Snapshot Grid for World/EU - Highest Point Reached

Daryn Dodge's Ascents by Year/Place

Links for other Grid Types:Use Feet Color Ranges
  Highest Peak Climbed    Most Prominent Peak Climbed    Most Isolated Peak Climbed    Most Vertical Gain Hiked    Highest Climber-Defined Quality    Top Ascents in all Categories  
Links for other Regional Divisions:
  Western USA - States    Eastern USA - States    North America/World Hybrid    Europe - Countries    


YearN AmericaS AmericaAfricaAust-Ocean
0Δ Eagle Crag-Southeast Ridge   
1972Δ Konocti   
1977Δ Eagle   
1978Δ Clouds Rest   
1979Δ Matterhorn   
1980Δ Conness   
1981Δ Lyell   
1982Δ Shasta   
1983Δ Mendel   
1984Δ Goddard   
1985Δ Whitney   
1986Δ Evans   
1989Δ Emerson   
1990Δ Tower   
1991Δ el Arco   
1992Δ Rafferty   
1993Δ Matterhorn   
1994Δ Hawkins   
1995Δ Tom   
1996Δ Tyndall   
1997Δ Norman Clyde   
2001Δ White Mountain   
2002Δ Keith   
2003Δ Brewer   
2004Δ Williamson   
2005Δ Langley   
2006Δ North Palisade   
2007Δ Mendel   
2008Δ Middle Palisade   
2009Δ Norman Clyde   
2010Δ Rainier Δ Kilimanjaro 
2011Δ Whitney   
2012Δ North PalisadeΔ Iliniza-Pico Norte  
2013Δ Elbert   
2014Δ Williamson   
2015Δ Orizaba   
2016Δ Toluca   
2017Δ Russell  Δ Kosciuszko
2018Δ Lone  Δ Buller
YearN AmericaS AmericaAfricaAust-Ocean


Legend for Color Coding

6,000 meters or more
4,000 to 5,999 meters
3,000 to 3,999 meters
1,500 to 2,999 meters
600 to 1,499 meters
Below 600 meters

About the Snapshot Year-Month Grid

General Considerations:

  • "-X" after a peak name means an unsuccessful ascent, for example "Rainier-X".
  • A parenthetical name is a non-summit goal hike, for example, "(Snow Lake Hike)" or "(Rainier)".
  • The Δ triangle symbol is a hyperlink to the detailed Ascent Page for that ascent. The peak name is a link to the Peak Page for that peak.
  • The color of the cell shows how high, prominent, isolated, or high-quality the peak/ascent is, and the color ranges are shown in the legend to the left.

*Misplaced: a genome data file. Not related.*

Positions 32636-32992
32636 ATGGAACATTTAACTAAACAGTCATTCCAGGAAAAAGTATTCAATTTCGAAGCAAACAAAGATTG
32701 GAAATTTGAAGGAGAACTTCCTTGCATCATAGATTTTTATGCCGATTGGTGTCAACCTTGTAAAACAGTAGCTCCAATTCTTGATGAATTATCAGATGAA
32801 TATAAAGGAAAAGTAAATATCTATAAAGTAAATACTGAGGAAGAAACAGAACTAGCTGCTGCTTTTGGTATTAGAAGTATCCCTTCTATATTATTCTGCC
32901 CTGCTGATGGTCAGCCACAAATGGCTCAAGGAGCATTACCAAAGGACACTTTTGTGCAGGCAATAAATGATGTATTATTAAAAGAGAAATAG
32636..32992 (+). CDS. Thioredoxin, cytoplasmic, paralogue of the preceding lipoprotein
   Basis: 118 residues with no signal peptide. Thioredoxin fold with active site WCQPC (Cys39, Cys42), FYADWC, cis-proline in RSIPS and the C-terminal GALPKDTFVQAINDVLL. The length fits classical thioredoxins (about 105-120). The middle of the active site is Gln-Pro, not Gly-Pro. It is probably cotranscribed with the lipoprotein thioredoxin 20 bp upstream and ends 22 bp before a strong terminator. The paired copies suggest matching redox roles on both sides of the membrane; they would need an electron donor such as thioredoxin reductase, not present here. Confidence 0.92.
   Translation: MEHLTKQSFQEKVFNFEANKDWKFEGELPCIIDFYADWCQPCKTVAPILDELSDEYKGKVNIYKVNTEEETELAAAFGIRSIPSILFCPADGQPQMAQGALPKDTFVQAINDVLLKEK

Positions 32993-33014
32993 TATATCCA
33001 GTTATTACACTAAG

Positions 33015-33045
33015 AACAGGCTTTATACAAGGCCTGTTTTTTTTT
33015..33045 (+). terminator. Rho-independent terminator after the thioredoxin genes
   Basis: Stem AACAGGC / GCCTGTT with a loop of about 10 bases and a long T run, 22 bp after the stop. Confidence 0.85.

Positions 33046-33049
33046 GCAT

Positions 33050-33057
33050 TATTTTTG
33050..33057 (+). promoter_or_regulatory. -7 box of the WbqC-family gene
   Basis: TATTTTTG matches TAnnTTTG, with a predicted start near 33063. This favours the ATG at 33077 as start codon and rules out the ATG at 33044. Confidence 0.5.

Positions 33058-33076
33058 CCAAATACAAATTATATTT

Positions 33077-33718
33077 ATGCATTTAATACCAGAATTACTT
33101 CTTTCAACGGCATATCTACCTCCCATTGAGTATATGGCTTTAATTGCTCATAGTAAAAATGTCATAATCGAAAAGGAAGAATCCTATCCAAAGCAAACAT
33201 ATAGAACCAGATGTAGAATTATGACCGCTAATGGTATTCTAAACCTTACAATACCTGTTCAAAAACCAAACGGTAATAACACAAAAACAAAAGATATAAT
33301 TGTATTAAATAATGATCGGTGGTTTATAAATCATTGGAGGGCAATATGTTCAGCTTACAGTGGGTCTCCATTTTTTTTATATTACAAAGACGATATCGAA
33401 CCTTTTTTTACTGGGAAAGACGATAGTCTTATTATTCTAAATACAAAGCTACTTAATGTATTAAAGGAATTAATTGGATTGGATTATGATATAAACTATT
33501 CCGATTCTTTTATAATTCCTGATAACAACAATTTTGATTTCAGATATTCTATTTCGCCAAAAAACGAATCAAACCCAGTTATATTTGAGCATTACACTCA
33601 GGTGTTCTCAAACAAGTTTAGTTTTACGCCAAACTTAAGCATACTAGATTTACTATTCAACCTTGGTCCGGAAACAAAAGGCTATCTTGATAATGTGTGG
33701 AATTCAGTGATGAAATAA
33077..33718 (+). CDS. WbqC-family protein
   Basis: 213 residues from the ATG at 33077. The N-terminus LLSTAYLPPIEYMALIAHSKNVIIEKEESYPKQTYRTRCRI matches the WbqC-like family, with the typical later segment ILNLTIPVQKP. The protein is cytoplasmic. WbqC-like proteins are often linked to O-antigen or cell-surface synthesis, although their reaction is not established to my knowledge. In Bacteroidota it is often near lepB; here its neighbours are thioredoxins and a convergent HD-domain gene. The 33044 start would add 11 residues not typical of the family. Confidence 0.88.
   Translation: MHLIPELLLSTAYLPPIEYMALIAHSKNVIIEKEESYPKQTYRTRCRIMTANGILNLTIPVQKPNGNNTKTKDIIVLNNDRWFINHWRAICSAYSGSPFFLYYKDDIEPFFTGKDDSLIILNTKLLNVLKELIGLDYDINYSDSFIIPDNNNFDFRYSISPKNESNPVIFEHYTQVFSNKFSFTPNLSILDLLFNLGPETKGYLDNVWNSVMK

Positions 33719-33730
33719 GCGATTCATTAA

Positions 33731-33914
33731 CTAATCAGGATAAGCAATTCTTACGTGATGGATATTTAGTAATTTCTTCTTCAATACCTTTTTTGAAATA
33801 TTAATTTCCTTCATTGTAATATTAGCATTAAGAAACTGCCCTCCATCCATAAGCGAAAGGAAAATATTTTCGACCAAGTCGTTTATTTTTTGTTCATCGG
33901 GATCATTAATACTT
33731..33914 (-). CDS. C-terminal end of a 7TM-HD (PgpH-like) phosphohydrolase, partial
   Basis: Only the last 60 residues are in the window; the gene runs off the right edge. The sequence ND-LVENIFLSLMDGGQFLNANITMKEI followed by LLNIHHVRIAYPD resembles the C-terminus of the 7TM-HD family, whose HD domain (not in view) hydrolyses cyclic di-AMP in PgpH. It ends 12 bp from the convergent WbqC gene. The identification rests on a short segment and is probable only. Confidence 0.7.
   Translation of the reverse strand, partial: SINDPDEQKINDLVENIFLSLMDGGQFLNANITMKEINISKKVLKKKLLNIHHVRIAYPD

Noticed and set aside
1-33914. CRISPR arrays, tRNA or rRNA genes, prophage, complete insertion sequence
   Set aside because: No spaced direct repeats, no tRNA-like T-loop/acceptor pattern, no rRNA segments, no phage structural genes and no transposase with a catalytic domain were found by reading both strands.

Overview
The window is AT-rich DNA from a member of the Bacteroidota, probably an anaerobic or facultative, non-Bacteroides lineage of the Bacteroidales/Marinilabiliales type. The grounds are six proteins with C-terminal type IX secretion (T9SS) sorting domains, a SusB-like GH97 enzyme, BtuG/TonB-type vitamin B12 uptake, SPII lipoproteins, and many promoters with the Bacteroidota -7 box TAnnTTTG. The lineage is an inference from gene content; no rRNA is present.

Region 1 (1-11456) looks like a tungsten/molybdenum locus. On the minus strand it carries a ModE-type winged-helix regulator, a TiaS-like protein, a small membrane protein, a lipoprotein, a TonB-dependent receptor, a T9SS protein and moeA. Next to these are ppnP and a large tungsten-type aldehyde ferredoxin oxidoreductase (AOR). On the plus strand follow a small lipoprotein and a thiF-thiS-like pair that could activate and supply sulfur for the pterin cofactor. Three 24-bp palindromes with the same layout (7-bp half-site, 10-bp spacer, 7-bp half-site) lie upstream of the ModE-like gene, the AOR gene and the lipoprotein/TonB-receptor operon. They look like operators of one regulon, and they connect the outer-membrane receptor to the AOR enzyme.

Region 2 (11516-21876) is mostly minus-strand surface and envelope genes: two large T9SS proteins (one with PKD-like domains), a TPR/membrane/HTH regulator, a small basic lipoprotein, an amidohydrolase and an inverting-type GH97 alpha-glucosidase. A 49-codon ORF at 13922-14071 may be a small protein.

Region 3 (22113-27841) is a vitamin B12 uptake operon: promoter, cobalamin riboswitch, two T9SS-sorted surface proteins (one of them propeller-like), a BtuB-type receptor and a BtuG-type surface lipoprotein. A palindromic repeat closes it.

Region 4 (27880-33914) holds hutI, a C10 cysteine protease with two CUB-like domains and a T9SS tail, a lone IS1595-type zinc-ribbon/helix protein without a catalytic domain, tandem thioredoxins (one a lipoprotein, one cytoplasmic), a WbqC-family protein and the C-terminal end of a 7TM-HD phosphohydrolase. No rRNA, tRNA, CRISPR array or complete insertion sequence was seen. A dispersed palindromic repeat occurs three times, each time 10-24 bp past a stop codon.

• If the color is based on altitude, prominence, or vertical gain, you can switch between meters-based ranges or feet-based ranges. These are set up to be generally equivalent.

This grid comes in seven "flavors", each one showing a different "top" peak for a month. The flavors or categories are:

  1. Highest Point Reached. Can be an unsucessful attempt or non-summit goal hike.
  2. Highest Peak Climbed. Sometimes not the same as highest point, if that point was an unsuccessful ascent or a non-summit goal hike.
  3. Most Prominent Peak climbed. Note that many peaks in the database do not yet have a prominence value.
  4. Most Isolated Peak climbed. Isolation values may not be 100% accurate, since most are cacluated to nearest higher peak in the database.
  5. Peak with most vertical gain hiked. Note that many climbers do not enter vertical gain information on their ascents. Also, if several summits are grouped in a "trip", then the total gain for all ascents in that trip is assigned to the trip high point.
  6. Peak with the highest "Quality" value--this is a subjective number from 1-10 given by the climber. Note that many climbers have not given any of their ascents quality numbers.
  7. Finally, "Top Ascents in All Categories", which shows, for each month, the unique peaks from all the 6 other categories. In many cases, one or two peaks will be the leader in the 6 categories, since often the highest peak climbed for a month is also the highest point reached, the most prominent peak, and the one with the most gain. But in some cases several peaks may appear for a month.

Notes on Regions:

  • "UK/NW Eur" includes The UK, Ireland, and the area north and west of the Pyrennes and Alps.
  • "Iberia" includes all of the Pyrneees.
  • "ME-Ind-CAs" includes the Middle East, Indian Subcontinent, Greater Himalaya, and Central Asia.
  • "Asia E + SE" includes East Asia, Southeast Asia, the Malay Archipelago, and Siberia.

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